Now You’re Playing with Power
A legal challenge, issued by a party of video game fans against the proposed acquisition of Activision Blizzard by Microsoft, has returned to cause more headaches for the publishers concerned — The so-called “Gamers’ Lawsuit” was initially filed in December 2022, but, (as noted by GamesIndustry.biz) was dismissed by a judge last month.
The suit, put together by 10 members of the public hailing from New Jersey and New Mexico, argues that Microsoft’s acquisition of Activision Blizzard forms antitrust issues, suggesting that the purchase would result in the closure of rival studios, a rise in the price of games, and the inhibition of competition, among other negative effects.
However, speaking in March 2023, Judge Jacqueline Scott Corley dismissed the suit, arguing that “The Complaint does not plausibly allege the merger creates a reasonable probability of anticompetitive effects in any relevant market.” Judge Corley did offer the opportunity for the challenge to be refiled if the new information could be brought to light in favor of the plaintiff’s complaints.
And thus, the Gamers’ Lawsuit was re-filed earlier this week, with a 73-page document which the party claims includes new information pulled from “redacted documents” given to Microsoft’s board of directors, as well as new information which, the suit claims, has come directly from Sony — Another publisher that is going to great lengths to prevent the Microsoft/Activision sale from taking place.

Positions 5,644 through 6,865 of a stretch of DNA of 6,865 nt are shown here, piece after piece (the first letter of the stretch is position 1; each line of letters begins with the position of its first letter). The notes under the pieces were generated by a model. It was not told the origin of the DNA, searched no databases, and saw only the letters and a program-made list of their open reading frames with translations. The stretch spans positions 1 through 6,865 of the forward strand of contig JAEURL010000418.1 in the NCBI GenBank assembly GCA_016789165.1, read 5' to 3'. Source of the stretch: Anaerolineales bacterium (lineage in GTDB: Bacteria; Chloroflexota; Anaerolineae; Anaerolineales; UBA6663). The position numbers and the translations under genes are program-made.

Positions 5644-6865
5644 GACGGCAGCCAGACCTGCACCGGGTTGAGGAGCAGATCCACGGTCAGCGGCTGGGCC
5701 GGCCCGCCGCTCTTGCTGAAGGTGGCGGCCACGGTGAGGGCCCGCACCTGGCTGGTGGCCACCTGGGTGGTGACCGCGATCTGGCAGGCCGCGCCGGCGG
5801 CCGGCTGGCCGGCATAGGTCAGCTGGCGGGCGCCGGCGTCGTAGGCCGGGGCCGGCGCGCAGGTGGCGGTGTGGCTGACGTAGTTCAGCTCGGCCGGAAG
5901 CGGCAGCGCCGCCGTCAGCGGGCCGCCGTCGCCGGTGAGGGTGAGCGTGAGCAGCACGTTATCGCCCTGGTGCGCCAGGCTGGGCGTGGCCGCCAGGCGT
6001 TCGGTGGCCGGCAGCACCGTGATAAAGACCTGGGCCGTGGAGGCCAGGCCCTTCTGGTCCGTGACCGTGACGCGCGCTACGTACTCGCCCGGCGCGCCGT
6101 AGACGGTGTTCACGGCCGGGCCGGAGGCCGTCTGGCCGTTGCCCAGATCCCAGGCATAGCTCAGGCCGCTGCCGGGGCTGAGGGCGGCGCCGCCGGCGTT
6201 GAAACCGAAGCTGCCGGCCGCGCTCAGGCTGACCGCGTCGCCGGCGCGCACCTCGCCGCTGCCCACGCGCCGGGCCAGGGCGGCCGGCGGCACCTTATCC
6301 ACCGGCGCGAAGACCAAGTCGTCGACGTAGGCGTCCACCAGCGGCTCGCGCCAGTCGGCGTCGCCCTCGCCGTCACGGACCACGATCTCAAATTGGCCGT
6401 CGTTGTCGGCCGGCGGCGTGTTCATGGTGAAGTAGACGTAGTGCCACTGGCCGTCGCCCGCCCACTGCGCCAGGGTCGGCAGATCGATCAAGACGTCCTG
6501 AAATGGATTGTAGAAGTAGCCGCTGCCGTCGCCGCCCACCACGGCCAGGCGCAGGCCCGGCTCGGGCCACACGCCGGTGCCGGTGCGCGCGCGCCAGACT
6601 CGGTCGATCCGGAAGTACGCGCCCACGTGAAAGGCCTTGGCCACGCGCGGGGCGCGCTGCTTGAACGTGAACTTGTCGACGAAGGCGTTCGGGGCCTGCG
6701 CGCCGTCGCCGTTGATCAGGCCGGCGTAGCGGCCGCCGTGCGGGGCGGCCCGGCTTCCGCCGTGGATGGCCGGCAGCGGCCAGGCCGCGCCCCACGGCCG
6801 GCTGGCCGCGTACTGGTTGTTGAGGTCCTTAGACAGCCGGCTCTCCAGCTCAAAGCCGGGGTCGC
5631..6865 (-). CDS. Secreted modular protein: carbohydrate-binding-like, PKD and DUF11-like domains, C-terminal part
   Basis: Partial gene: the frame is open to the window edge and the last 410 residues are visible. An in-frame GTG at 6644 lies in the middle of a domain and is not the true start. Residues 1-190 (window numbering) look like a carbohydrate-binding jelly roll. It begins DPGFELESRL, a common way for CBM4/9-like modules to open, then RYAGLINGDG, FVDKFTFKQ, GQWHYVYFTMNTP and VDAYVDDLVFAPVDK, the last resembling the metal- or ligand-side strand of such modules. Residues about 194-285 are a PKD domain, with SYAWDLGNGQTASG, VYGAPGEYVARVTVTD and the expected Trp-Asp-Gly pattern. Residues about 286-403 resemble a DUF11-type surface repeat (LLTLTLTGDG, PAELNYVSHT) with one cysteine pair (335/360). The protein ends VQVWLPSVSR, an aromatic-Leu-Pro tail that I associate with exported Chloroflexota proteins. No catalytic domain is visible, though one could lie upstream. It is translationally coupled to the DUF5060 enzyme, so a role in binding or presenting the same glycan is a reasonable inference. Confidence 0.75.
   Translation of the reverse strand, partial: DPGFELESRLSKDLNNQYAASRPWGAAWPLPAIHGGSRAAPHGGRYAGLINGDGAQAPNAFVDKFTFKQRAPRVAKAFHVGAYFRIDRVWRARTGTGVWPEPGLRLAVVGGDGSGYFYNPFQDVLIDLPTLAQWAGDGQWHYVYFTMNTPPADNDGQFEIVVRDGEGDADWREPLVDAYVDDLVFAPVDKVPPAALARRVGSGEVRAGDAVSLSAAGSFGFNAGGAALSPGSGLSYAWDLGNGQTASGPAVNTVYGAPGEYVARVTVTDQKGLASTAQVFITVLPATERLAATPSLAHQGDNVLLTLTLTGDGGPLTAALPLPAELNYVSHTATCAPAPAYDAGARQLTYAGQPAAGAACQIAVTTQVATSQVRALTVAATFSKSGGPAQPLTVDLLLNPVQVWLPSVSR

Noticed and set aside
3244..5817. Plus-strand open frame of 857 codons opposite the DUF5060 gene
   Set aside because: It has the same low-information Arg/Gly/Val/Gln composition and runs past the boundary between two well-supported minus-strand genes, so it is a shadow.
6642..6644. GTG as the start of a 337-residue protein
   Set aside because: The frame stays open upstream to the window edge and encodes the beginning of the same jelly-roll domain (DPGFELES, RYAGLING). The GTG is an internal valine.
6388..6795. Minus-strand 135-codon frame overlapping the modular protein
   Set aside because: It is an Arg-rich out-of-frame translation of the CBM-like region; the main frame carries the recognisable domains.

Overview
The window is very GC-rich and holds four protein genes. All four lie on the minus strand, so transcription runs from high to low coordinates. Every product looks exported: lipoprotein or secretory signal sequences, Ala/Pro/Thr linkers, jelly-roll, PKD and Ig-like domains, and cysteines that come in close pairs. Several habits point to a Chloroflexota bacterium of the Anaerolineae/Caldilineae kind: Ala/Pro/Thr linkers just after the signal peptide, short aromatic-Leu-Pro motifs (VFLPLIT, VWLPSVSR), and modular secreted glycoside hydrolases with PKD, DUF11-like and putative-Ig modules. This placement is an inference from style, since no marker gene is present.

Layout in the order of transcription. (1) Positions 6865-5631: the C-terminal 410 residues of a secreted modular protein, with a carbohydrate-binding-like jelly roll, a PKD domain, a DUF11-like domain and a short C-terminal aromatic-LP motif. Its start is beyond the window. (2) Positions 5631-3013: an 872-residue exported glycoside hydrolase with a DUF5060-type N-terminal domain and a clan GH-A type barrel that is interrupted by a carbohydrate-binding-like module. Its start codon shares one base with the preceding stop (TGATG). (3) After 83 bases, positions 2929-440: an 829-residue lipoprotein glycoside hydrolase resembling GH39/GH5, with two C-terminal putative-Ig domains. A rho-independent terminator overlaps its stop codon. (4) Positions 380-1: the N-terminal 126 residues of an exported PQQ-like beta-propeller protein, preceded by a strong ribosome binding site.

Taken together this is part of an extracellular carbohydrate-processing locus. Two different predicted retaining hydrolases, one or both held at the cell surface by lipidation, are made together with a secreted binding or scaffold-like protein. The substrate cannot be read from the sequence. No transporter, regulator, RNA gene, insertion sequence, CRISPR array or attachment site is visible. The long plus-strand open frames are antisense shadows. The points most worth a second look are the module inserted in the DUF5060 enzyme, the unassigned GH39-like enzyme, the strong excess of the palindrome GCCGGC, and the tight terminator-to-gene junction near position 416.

Microsoft responded to the suit in comments to Reuters, stating that the challenge contained “unsupported and implausible claims about the deal’s effect on competition.” Microsoft lawyers have noted that the party “waited 11 months after the transaction was announced to file their lawsuit, and then wasted several additional months filing an implausible complaint.”
The ongoing legal woes surrounding the $68.7 billion dollar sale are set to continue long into the remainder of the year, (and possibly beyond), as Microsoft continues to battle opposition from both Sony and the United States Federal Trade Commission (FTC), while also attempting to earn the favor of varying trade bodies from other countries around the globe.